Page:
Reported coronavirus cases are rising among seasonal farmworkers living in migrant worker housing, a group setting like nursing homes that the state is watching.
On Tuesday, 128 new COVID-19 cases across four farms were reported through June, according to the N.C. Department of Health and Human Services.
That was more than double the 49 cases previously reported by The News & Observer. They bring the total number of infected farmworkers living in the camps to 177.
Six farms had active outbreaks in June compared to five active outbreaks reported in May. DHHS defines an outbreak as more than two cases but is only reporting them at facilities with at least 10 residents.
The cases reported are among seasonal immigrant farmworkers from Mexico who come to work in the United States on a temporary visa and live in grower-provided housing. Other infected workers who live in private residences not on farm property are not included in the count, and no one know how many farmworkers have tested positive overall.
The Farmworker Advocacy Network, a statewide coalition, says its members think there are outbreaks at over 30 farms in 25 counties. They want the state to provide more information than the congregate living facility report.
Though it published them at first, DHHS removed the names of farms from the May report and replaced them with road names of where the migrant worker housing with outbreaks was located, according to a spokesperson.
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Bladen County farm outbreaks
In Bladen County in southeastern North Carolina, the state reported that Sweet Berry Farms had 13 cases on June 16.
The farm’s website depicts workers packing blueberries and out in the fields in the town of Ivanhoe. The farm did not return phone calls and emails requesting comment from The N&O.
The N.C. Department of Labor reports on its website that the farm requested at least 500 seasonal immigrant workers this season, but it doesn’t say how many arrived.
Sleepy Creek Farms in the town of Harrells in Bladen County first reported two cases in late May, then 54 cases on June 12.
Sleepy Creek Farms employs and houses around 200 seasonal farmworkers, in addition to roughly 50 year-round workers who live off the farm, said Yusef Ewais, the farm’s human relations coordinator, in an interview.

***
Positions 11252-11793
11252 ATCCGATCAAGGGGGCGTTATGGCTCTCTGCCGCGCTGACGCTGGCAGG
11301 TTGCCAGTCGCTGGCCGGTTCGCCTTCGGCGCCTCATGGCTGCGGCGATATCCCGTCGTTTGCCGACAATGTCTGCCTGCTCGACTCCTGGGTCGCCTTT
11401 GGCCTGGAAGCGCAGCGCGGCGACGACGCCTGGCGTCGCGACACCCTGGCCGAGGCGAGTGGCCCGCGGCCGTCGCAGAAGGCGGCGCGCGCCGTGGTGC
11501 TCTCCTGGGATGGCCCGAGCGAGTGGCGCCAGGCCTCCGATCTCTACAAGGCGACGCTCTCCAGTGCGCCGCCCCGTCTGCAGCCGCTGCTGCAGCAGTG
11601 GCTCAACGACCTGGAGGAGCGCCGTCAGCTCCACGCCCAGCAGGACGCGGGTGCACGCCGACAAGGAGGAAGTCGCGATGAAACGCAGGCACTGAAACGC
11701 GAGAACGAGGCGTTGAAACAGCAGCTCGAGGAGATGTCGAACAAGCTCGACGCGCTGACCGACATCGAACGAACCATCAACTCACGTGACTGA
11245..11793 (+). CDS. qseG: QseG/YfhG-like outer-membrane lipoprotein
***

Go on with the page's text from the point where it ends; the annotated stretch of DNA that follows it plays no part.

“We would communicate with [workers] daily to check how they’re feeling and to gauge the timeframe of when they got sick,” Ewais said.
The majority of the infected were seasonal workers, who use an agricultural H-2A visa to come to the U.S. to work temporarily. Most have completed their quarantine in their barracks housing and recovered. However, two were hospitalized and are in stable condition, said Ewais.
The positive cases were discovered first in mid-May, he said. The farm partnered with Goshen Medical Center clinic to test its employees, quarantining asymptomatic workers and testing the symptomatic ones first.
“Because they were in our housing and live on our property we were able to not spread it within the community,” said Ewais.
The outbreak caused “some production hiccups,” he added. The farm’s website says they currently harvest approximately 700 acres of blueberries.
Angie Santibañez, director for the farmworker health program Manos Unidas, told The N&O it sent staff members to the farm to provide medicine and disinfectants to sick workers, as well as health education in Spanish. It also teamed with the Migrant Education Program in the Bladen County Schools to provide food assistance.
In Sampson County, Burch Farms in Faison, which has a produce packing facility, reported 37 COVID-19 cases. The Department of Labor says the farm requested over 100 workers this season. The farm did not return phone calls for comment.
In early June, a few sick workers at Burch Farms contacted the N.C. Farmworkers Project, a health nonprofit, said Janeth Tapia, an outreach coordinator.
“There were two or three sick workers then; the outbreak had barely started,” Tapia said in Spanish. “I’m thinking that they spread it among each other since. There’s a lot of workers there.”